And finally, in the former shadow of controversial ex-Constable Michelle Barrientes Vela, incumbent Precinct 2 Constable Leticia Vasquez comfortably held onto her post by about 15 percentage points over challenger Ino Baldillo. Vasquez replaced Barrientes Vela after the now-indicted ex-official forfeited her seat by violating the state’s resign-to-run law when she prematurely announced her candidacy for Bexar County Sheriff (it ultimately crashed and burned.) Now, Vasquez must fend off Charlie Pena Jr., a GOP challenger, in November in the Democratic-leaning district.

Roland Gutierrez’s gamble pays off

After a mud-slinging race for the Democratic nomination for state Senate District 19, Roland Gutierrez emerged a victor on Tuesday night. His race against Xochil Peña Rodriguez ran late into the night, but ultimately Gutierrez pulled 52 percentage points and won by about 1,600 votes.

To run for the senate seat, Gutierrez vacated his state House District 119 position. State senators represent about five times the number of Texans as House Reps., and with that comes more political influence. Still, Gutierrez has to beat out incumbent Republican Pete Flores, who shocked political observers in Texas with a 2018 special election victory in this seat that’s been held by Democrats for decades. (That special election was called after ex-state Sen. Carlos Uresti resigned following his fraud conviction.)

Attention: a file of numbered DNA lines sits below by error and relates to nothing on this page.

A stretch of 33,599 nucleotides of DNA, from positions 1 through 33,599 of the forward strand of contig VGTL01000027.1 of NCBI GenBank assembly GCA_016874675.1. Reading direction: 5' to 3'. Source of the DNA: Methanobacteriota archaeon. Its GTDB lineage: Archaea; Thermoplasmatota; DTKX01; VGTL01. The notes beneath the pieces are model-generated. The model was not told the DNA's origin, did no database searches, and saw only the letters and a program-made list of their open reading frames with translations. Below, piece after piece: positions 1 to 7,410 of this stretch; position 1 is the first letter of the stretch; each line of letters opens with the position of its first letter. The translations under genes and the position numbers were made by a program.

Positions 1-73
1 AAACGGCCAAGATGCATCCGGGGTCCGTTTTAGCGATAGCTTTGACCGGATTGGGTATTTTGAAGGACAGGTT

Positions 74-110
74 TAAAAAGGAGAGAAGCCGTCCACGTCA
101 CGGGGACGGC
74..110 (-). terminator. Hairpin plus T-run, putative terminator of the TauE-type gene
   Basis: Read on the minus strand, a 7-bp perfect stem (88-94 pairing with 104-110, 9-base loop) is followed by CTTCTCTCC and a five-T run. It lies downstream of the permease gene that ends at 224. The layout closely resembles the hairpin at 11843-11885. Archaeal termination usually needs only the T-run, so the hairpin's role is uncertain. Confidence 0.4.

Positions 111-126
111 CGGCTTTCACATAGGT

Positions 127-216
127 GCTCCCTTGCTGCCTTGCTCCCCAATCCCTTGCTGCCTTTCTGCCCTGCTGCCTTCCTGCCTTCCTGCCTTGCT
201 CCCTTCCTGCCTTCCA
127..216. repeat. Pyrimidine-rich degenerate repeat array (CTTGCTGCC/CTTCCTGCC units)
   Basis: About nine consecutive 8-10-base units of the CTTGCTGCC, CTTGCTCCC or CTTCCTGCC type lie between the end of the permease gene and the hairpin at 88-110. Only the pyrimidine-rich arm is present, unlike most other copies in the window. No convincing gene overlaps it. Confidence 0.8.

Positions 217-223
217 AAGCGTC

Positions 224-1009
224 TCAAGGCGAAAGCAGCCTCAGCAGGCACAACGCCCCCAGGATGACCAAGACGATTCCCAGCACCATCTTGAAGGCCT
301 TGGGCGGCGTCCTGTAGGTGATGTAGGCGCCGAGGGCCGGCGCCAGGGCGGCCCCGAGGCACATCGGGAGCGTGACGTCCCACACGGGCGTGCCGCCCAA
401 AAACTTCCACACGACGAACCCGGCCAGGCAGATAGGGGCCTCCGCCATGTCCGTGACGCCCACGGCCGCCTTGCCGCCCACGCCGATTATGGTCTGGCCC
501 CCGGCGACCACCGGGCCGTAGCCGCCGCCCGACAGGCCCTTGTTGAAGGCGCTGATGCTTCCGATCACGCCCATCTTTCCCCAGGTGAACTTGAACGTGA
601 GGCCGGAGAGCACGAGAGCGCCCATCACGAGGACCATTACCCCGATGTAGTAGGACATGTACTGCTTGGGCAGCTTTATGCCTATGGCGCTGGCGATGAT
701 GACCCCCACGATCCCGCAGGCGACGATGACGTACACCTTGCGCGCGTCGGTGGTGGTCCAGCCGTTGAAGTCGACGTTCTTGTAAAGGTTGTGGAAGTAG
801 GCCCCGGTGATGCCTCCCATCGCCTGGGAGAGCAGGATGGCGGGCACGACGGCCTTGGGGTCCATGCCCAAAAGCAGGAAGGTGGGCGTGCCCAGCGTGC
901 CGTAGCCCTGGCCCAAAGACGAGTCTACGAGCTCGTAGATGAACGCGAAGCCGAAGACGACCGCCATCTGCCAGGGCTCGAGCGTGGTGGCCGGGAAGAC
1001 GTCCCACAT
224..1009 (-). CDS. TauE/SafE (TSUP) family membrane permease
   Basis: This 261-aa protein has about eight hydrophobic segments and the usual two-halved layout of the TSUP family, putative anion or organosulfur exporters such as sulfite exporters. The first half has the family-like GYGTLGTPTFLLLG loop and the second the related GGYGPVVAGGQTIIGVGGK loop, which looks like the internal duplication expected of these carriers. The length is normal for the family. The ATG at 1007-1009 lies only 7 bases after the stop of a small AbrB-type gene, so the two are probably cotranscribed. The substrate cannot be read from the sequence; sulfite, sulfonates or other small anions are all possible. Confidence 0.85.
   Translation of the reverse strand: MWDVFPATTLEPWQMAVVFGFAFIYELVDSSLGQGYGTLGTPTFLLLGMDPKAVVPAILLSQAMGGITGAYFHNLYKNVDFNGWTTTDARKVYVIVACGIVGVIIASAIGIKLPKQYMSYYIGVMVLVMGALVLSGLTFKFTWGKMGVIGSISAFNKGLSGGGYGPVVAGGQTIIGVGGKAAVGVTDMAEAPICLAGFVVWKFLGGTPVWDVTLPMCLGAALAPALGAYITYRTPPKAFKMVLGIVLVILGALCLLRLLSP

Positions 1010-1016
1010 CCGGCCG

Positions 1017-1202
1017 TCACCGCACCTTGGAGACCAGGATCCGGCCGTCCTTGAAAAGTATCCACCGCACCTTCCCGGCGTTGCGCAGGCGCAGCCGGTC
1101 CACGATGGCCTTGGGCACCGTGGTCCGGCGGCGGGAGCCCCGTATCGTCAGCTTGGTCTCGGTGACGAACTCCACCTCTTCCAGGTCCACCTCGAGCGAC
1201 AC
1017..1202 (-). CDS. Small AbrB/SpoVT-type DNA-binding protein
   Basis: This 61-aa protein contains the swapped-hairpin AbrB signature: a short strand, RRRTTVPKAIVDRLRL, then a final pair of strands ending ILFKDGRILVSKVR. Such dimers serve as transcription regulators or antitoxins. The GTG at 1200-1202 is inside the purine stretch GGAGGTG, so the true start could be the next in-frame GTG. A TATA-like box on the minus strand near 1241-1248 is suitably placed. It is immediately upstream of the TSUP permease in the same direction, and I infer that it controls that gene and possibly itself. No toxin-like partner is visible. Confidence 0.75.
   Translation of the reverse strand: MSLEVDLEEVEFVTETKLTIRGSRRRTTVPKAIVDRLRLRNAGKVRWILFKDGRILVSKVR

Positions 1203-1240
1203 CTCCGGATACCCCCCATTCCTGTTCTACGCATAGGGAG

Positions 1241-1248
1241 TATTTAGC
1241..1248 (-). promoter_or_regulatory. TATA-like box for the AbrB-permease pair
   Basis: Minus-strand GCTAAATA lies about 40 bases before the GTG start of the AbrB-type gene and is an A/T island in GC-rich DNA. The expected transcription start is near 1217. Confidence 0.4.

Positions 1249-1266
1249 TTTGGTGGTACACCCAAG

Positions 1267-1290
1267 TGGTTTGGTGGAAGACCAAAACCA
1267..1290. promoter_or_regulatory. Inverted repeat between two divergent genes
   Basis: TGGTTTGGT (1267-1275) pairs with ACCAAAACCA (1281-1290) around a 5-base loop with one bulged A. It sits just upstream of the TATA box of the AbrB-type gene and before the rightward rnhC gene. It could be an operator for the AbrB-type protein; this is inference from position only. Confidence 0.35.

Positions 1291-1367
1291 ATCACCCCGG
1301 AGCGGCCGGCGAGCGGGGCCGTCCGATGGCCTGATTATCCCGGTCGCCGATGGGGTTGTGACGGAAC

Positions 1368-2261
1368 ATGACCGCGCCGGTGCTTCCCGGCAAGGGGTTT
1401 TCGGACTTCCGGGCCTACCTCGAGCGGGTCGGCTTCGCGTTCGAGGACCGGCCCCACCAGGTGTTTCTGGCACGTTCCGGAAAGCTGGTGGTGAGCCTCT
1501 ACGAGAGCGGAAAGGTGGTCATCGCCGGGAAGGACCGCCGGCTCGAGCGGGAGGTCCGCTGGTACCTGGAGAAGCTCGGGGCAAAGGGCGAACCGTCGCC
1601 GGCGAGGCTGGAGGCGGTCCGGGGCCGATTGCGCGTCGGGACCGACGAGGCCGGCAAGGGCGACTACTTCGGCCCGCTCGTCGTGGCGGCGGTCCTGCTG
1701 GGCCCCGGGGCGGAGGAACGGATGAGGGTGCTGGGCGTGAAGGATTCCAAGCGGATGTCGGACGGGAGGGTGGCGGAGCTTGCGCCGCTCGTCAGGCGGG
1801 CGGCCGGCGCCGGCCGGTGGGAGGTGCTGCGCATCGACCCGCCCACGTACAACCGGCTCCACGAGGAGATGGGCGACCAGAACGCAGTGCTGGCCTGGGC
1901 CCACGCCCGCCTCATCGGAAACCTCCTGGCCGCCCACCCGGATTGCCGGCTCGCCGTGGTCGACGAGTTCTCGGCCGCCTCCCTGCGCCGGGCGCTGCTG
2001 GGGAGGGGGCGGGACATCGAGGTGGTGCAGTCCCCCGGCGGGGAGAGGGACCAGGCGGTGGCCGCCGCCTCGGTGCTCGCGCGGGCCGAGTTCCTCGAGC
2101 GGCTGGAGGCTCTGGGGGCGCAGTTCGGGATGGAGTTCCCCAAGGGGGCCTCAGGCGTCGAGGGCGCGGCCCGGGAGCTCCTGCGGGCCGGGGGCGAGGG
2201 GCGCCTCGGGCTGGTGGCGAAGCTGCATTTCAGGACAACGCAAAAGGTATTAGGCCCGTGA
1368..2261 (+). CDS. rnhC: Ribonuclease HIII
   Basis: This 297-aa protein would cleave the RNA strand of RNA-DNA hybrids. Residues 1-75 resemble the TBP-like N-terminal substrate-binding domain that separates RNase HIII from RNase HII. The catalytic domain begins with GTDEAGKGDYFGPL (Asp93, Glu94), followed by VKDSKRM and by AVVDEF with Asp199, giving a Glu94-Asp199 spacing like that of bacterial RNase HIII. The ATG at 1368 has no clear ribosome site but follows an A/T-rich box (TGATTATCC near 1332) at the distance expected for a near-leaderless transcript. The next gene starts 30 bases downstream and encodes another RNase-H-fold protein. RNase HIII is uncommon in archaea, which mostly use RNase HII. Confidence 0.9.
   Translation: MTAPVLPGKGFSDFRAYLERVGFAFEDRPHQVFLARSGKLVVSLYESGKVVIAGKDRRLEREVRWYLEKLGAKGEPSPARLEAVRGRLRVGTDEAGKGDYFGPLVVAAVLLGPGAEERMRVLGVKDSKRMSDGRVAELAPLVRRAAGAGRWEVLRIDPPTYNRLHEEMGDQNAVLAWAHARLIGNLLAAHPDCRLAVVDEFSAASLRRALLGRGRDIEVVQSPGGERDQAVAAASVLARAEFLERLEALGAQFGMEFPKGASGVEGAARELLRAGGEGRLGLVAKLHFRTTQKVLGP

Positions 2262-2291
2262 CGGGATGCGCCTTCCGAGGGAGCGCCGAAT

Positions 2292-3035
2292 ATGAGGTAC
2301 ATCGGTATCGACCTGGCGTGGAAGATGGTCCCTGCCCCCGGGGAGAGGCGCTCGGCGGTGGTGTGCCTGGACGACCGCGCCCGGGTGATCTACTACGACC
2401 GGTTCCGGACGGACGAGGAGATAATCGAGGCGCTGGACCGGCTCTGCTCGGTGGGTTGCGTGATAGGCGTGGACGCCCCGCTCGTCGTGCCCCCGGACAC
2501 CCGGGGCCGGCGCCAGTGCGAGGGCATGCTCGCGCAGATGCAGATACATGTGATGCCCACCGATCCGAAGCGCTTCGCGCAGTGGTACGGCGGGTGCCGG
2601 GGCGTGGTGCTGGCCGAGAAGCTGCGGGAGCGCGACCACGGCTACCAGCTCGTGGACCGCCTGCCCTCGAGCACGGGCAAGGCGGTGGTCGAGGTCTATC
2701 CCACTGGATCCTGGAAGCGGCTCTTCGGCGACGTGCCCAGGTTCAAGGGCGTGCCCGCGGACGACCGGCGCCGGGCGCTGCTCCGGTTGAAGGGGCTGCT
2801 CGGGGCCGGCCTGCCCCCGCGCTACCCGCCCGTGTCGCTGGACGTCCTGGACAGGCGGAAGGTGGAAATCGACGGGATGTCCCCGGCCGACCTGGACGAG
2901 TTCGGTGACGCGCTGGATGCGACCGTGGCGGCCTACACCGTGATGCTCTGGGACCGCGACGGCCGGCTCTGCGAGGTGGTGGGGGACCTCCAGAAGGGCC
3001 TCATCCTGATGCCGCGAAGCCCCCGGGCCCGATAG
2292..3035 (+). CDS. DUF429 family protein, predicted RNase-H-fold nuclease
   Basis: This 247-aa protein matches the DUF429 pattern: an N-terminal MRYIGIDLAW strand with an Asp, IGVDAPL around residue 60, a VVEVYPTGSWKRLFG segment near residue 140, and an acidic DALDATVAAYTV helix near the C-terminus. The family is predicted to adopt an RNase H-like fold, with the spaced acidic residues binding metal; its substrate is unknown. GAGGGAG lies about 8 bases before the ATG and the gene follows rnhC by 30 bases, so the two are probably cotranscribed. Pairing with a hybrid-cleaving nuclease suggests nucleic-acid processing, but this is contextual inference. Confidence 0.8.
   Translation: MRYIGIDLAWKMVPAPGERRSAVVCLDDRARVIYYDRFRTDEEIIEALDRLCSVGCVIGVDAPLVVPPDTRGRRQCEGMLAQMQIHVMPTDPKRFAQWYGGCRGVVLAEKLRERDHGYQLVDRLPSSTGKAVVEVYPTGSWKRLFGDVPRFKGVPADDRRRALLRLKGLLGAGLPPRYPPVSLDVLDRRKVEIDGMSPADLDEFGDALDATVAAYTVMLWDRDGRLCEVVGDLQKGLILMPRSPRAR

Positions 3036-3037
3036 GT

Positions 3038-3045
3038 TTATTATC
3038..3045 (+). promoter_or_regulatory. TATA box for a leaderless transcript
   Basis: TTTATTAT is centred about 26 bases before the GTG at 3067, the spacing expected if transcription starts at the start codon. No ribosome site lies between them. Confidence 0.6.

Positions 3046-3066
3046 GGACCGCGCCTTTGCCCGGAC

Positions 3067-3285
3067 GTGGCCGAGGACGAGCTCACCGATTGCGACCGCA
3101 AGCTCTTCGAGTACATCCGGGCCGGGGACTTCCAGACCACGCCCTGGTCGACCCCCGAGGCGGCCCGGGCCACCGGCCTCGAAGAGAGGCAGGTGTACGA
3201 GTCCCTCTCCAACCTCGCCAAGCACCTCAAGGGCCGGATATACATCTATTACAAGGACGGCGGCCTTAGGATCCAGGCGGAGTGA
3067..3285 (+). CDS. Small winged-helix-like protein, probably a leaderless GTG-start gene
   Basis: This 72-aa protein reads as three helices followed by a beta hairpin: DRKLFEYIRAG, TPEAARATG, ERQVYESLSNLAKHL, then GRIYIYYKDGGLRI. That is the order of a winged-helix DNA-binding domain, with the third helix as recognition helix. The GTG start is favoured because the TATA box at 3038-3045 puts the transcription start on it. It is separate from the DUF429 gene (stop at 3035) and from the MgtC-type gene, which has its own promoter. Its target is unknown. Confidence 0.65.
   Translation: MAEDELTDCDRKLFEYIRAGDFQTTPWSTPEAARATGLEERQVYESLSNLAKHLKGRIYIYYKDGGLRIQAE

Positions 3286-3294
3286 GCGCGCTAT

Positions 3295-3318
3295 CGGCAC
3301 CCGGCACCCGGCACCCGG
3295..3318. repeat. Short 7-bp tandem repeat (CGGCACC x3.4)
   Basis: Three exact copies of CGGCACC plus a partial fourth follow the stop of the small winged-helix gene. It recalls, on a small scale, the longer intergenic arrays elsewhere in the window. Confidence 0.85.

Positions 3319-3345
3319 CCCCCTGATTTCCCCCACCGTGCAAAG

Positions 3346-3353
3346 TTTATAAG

In the race for his now-vacated state House District 119 seat, Elizabeth “Liz” Campos won by about 13 percentage points over Jennifer Ramos. Campos will face off against George B. Garza in the Democratic-leaning district in the general election.

Bad night for conspiracy theorists

Two candidates who peddled conspiracy theories and otherwise false information this year were passed over by Republican voters on Tuesday.

Voters gave Bexar County GOP Chair Cynthia Brehm an emphatic boot on Tuesday night, weeks after she refused calls to resign from top Texas Republicans, including U.S. Senator John Cornyn and Gov. Greg Abbott. The officials urged Brehm, who pulled about a third of the runoff vote, to step down following a post shared by Brehm on Facebook that suggested that the death of George Floyd was staged for political reasons.

Her opponent and new Bexar County GOP Chair John Austin, a real-estate appraiser, said Brehm’s post showed a “basic disregard of facts” and that her “actions are very hurtful and denigrates the memory of Floyd and amplifies the pain and suffering that the country is going through.” (Democratic Bexar County Chair Monica Alcántara narrowly held onto her seat.)

Republican Robert Morrow, who dons a jester hat in his official candidate photo, was decidedly defeated by Lani Popp, a speech pathologist from Northside ISD, for the nomination for State Board of Education, District 5. Morrow, a Roger Stone ally who uses vulgar and sexist language to describe women and has labeled the current and former presidents pedophiles, was chosen by only 1 out of 5 voters.

About the Author

Kolten Parker is digital executive producer at KSAT. He is an amateur triathlete, enjoys playing and watching soccer, traveling and hanging out with his wife.